To assure that the submission system could handle the processing of this amount of spreadsheets from day one, the implementation of a scalability test was mandatory. The test immediately showed that the synchronous processing of spreadsheets was the bottleneck of the whole submission system. After performing all middleware level optimizations such as solving conflict errors and load balancing, the main performance boost was gained by making the conversion and automatic checking of the spreadsheet asynchronous using ERP5 Activities and by putting heavily used form data into ERP5 Catalog for fast indexation. In the end the system performed well with 30 simultaneous submissions even on a standard 4CPU+SSD server, with the responsiveness of the upload step under 0.4 seconds in average and under 0.8 seconds maximum. The results clearly show the importance of preventive scalability testing to identify and solve possible bottlenecks before going live.
The ERP consulting project objective is to teach students how to perform an initial consulting process for an ERP implementation. It uses an online questionnaire with the 90 most important questions to ask to a company during this process. The objective of the questionnaire is to identify those business processes which are not successful enough and which can be improved using an ERP. The goal is to understand how to set the priorities for an ERP implementation. Course participants must find a real company to interview its management. During the project they experience the difficulty to make the management express the successful and unsuccessful business processes and to decide on three priorities for the ERP implementation. For an acceptable result, usually up to four interview iterations are necessary. The correction takes up to two hours with decreasing correction time in later iterations. The MOOC challenge was to assure an efficient online review process and objective corrections of all interviews in all iterations with 28 tutors with differing experience levels working from nine different countries on four continents.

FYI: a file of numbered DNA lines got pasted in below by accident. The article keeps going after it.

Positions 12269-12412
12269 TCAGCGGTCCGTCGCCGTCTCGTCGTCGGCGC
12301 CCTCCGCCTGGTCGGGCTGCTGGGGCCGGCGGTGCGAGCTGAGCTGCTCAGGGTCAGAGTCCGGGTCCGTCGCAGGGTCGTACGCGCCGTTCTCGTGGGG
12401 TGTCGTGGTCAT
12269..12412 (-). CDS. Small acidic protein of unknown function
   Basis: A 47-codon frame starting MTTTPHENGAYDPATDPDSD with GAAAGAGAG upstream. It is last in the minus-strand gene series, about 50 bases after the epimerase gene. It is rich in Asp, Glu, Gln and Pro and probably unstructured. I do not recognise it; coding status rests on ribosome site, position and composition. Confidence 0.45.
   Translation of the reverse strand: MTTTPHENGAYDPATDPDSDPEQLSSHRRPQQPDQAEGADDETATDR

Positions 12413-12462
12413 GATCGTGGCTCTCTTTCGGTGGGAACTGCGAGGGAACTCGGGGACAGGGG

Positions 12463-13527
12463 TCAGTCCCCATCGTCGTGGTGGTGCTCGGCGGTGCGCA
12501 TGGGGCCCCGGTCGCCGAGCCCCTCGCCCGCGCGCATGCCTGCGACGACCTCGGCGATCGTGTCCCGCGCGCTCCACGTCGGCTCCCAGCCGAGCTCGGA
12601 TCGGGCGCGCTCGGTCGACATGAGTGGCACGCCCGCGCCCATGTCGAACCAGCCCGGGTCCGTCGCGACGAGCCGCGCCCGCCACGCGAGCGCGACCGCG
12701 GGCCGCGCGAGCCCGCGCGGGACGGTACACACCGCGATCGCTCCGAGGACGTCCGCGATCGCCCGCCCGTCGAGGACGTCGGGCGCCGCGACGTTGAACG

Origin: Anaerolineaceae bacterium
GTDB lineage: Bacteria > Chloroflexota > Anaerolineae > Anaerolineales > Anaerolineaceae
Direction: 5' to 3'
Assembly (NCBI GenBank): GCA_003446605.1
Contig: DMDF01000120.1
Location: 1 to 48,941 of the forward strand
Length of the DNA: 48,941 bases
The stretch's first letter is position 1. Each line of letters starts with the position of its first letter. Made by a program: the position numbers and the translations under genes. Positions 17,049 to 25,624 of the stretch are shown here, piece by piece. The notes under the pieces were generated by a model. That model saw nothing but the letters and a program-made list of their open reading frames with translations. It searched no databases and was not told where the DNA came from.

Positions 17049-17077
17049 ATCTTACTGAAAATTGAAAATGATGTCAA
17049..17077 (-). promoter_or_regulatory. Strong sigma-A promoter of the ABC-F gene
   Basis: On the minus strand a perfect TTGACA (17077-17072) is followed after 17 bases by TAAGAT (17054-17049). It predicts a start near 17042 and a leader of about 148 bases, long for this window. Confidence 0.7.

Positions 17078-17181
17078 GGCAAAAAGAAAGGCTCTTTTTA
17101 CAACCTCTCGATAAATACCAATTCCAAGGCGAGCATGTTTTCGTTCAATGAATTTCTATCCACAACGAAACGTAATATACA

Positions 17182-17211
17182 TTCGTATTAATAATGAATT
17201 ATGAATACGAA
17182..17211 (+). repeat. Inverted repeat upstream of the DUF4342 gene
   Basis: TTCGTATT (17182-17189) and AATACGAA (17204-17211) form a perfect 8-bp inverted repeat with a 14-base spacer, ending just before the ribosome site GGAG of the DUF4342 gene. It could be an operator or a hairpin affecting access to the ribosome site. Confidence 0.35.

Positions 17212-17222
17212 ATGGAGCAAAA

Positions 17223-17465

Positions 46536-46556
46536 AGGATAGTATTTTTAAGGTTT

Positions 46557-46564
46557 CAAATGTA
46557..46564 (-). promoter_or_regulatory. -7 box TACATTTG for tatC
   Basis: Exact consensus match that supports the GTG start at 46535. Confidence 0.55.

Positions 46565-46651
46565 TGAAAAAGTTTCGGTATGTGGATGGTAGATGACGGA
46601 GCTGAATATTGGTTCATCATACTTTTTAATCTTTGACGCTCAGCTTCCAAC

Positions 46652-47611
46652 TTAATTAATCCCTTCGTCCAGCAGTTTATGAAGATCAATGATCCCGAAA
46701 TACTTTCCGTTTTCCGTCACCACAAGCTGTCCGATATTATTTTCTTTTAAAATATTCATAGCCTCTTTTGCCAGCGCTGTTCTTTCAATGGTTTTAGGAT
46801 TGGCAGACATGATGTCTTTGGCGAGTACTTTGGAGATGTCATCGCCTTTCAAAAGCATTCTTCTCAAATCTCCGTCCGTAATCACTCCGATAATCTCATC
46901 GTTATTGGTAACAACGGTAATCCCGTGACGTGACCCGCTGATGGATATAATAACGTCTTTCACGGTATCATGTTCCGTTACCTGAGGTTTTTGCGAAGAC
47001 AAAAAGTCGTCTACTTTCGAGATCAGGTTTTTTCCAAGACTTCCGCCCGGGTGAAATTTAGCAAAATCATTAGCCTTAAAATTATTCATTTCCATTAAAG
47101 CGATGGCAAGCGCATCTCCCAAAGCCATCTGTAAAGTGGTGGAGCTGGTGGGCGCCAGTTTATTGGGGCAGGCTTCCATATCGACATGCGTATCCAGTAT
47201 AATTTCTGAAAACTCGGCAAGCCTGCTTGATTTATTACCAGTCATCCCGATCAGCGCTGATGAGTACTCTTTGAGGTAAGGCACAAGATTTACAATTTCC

To solve this challenge, a correction suggestion system was designed based on ERP5. The idea is to propose some corrections based on machine learning, so that the tutor can choose the valid corrections more quickly. The training data for the machine learning algorithm was taken from correction of previous OSOE courses. A customized fast-input dialogue was implemented in ERP5. Tutors used this dialogue to quickly correct an answer from the interview by selecting one of the suggested corrections:
The first approach to interface ERP5 with specialized machine learning software was based on a web service. This "fashionable" approach resulted not to be flexible and reliable enough for providing machine learning based correction suggestions for thousands of interviews. Since the web service approach was based on method invocation through XMLRPC, every time one part of the system changed, the web service also had to be adapted. This hurts flexibility which is required for developing a software that implements machine learning approaches which were never tried before. XMLRPC Method invocation also requires both of the interfaced systems to be available at the same time which hurts reliability which is needed when providing a correction system to 28 trainers to correct 500 interviews as fast as possible.
To improve flexibility and reliability, eventually a simple and robust approach based on SQL tables was chosen for the final machine learning interface. It relies on transaction safety of MariaDB for proper queue management. The machine learning software checks periodically, if there is new data in the export table filled by ERP5 SQL Methods. As soon as it finds new data, it processes it and writes the output to a second table which is again checked periodically by ERP5. This way it is not needed to trigger either ERP5 or the machine learning system which makes the interface simpler and more reliable. Both systems can communicate asynchronously through two MariaDB tables. Flexibility is improved because both systems can change and still talk to each other since the common interface is defined though the SQL table structure.